GM foes are staying focused. The "alleged benefits of GM do not exist," Greenpeace executive director Stephen Tindale said in a statement. He called on Tony Blair "to close the door on GM crops for good."

Such drastic action may be premature. "The fact that herbicide-resistant oilseed rape or sugar beets have a negative environmental effect doesn't mean all GM crops will have a negative effect," says Poppy. Sorting out the subtleties is now up to the U.K. Advisory Committee on Releases to the Environment, which will consider the trial results in recommendations about crop approval that it is expected to deliver to the government by the end of the year.


Organic vs. genetic engineering

By Howard Weiss-Tisman
Brattleboro Reformer Staff
Friday, October 24, 2003

State could set national precedent in use of GE seeds

BRATTLEBORO -- While Vermont's dairy industry, overall, continues to decline, the one shining light has been the success in organic farming. Meanwhile, the use of genetically engineered seeds increases every year and threatens organic fields.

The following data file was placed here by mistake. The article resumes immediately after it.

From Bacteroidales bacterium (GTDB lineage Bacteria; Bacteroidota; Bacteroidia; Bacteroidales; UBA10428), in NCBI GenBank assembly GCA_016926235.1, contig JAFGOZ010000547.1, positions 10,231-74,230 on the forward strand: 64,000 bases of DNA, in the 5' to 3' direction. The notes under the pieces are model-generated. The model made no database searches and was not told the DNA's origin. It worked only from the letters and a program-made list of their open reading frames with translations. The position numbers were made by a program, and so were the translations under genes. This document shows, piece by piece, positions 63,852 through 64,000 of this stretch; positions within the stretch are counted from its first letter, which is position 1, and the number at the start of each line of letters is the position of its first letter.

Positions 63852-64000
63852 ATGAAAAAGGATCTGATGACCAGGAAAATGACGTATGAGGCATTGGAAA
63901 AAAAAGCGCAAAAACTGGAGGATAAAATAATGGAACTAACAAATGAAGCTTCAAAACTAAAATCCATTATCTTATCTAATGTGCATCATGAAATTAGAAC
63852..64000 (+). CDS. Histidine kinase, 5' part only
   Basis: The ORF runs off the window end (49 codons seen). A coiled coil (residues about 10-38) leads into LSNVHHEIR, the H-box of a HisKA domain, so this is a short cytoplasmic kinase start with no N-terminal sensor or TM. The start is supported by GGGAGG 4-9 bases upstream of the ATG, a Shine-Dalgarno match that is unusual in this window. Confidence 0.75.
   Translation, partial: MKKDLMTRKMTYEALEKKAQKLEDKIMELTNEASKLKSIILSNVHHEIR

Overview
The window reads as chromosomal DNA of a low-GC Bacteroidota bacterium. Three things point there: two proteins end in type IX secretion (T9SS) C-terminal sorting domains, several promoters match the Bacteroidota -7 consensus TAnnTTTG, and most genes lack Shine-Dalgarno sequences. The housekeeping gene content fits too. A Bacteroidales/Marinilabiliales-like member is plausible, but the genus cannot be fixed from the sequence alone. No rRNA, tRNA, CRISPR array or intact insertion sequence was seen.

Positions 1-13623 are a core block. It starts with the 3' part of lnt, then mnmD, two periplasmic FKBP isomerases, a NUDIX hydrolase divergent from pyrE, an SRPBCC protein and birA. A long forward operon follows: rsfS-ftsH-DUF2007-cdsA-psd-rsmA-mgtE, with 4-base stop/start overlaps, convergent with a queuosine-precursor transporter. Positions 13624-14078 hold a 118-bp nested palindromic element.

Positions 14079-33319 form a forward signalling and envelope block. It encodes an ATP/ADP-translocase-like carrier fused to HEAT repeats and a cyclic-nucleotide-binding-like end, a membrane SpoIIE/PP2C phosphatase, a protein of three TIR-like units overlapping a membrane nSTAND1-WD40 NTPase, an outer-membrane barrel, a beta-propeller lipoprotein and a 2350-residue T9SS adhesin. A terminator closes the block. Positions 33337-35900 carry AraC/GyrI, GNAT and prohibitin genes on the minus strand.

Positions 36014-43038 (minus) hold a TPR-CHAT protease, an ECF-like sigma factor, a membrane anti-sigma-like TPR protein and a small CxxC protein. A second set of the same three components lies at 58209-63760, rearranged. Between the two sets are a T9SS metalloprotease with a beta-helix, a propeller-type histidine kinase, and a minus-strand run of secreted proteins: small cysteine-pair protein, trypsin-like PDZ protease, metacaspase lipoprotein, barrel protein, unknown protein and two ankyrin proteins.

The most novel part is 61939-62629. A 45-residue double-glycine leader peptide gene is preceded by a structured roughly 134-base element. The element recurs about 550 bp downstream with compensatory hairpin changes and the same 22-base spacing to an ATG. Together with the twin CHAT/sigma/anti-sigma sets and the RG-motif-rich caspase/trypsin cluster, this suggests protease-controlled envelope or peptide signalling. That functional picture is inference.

Since this summer, Agriculture Secretary Steve Kerr has been leading a task force of 16 legislators, scientists, farmers, and organic advocates. The agency is attempting to adopt a set of best-management practices that would allow the use of GE seeds, while protecting the state's growing organic dairy industry.

If the agency is able to arrive at consensus, and the Legislature adopts a set of best practices, Vermont may set a national precedent in the use of GE seeds.

"What we want to do is see if we can find some middle ground for coexistence, and pursue some thoughtful agricultural policy around the issue," Kerr stated in a press release.

The agency will present a report to the Vermont Legislature during the upcoming session. The task force plans to meet two more times, so what that report contains and which direction the agency chooses, remains to be seen.

The debate centers mostly around feed corn. GE corn is being grown on approximately 22 percent of the state's acreage devoted to the crop, according to the agency. Ninety-seven percent of GE seeds sold in the state are corn.

GE seeds are legal and acceptable, according to the U.S. Department of Agriculture. The Food and Drug Administration has no laws or regulations concerning their use.

"Our concern is that if Vermont passes a law to put a moratorium on the seeds, it would be challenged in court," said agency spokesman Jason Aldous. "We want to develop policy with farmers and experts so it is not decided by the courts."

Pollen from corn grown with GE seeds can spread through the air, Aldous said, and potentially contaminate an organic field. The agency is considering setting up buffer zones between fields, or staggering planting times to protect crops.